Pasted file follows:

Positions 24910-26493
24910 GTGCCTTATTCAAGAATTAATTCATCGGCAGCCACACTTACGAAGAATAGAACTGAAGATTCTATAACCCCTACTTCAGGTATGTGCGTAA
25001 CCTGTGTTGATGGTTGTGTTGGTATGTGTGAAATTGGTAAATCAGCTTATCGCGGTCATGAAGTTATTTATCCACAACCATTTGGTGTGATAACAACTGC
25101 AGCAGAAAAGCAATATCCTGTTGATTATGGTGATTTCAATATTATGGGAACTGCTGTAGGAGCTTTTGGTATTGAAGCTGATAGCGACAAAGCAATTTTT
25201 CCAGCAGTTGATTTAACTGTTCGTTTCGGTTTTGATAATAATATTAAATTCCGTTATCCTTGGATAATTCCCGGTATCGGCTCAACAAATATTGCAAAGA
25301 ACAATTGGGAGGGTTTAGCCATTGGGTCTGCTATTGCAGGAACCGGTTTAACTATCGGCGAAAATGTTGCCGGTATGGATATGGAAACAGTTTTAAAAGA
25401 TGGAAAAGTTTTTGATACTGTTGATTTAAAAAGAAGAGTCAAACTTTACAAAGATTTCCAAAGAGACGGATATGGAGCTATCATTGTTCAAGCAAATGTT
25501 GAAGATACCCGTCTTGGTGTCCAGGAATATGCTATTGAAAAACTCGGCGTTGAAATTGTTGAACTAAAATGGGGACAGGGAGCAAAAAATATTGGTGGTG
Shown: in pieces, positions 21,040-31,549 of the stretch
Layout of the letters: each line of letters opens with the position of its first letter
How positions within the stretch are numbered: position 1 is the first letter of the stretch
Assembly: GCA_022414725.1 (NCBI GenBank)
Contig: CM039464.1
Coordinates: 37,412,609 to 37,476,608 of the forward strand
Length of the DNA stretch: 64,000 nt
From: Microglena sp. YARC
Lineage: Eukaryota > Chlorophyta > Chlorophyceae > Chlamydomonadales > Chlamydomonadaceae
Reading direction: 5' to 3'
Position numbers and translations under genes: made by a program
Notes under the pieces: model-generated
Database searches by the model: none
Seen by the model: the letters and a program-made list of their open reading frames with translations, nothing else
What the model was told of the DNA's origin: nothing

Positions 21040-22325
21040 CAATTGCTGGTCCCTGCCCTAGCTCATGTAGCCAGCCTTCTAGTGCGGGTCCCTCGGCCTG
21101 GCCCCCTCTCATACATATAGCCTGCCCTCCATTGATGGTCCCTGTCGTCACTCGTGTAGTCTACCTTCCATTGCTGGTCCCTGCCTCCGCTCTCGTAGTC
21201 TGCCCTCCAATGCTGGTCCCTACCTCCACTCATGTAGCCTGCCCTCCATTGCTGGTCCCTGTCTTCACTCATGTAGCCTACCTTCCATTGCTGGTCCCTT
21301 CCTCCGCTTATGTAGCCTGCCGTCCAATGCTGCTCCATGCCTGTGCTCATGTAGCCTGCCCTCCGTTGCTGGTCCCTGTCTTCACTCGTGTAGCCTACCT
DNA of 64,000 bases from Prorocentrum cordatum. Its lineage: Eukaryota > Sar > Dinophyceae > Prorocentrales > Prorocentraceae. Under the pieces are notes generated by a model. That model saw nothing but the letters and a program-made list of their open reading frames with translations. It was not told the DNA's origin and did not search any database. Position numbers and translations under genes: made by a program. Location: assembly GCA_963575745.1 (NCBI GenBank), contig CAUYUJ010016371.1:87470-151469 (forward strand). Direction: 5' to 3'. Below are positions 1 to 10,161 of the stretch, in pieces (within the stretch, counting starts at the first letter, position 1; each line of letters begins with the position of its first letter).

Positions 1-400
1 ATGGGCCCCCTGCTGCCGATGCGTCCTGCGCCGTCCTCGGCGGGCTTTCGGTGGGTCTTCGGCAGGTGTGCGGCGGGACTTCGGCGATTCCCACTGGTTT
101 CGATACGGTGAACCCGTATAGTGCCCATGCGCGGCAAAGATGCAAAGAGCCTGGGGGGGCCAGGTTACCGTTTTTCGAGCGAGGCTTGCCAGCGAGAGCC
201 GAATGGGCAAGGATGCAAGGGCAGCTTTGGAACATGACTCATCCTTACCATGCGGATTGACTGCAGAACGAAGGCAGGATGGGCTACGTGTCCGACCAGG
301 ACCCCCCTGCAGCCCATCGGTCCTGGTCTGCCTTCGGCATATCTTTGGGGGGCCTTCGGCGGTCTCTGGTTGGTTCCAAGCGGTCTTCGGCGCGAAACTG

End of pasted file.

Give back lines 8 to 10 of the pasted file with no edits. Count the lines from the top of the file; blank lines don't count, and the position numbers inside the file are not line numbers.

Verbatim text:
25501 GAAGATACCCGTCTTGGTGTCCAGGAATATGCTATTGAAAAACTCGGCGTTGAAATTGTTGAACTAAAATGGGGACAGGGAGCAAAAAATATTGGTGGTG
Shown: in pieces, positions 21,040-31,549 of the stretch
Layout of the letters: each line of letters opens with the position of its first letter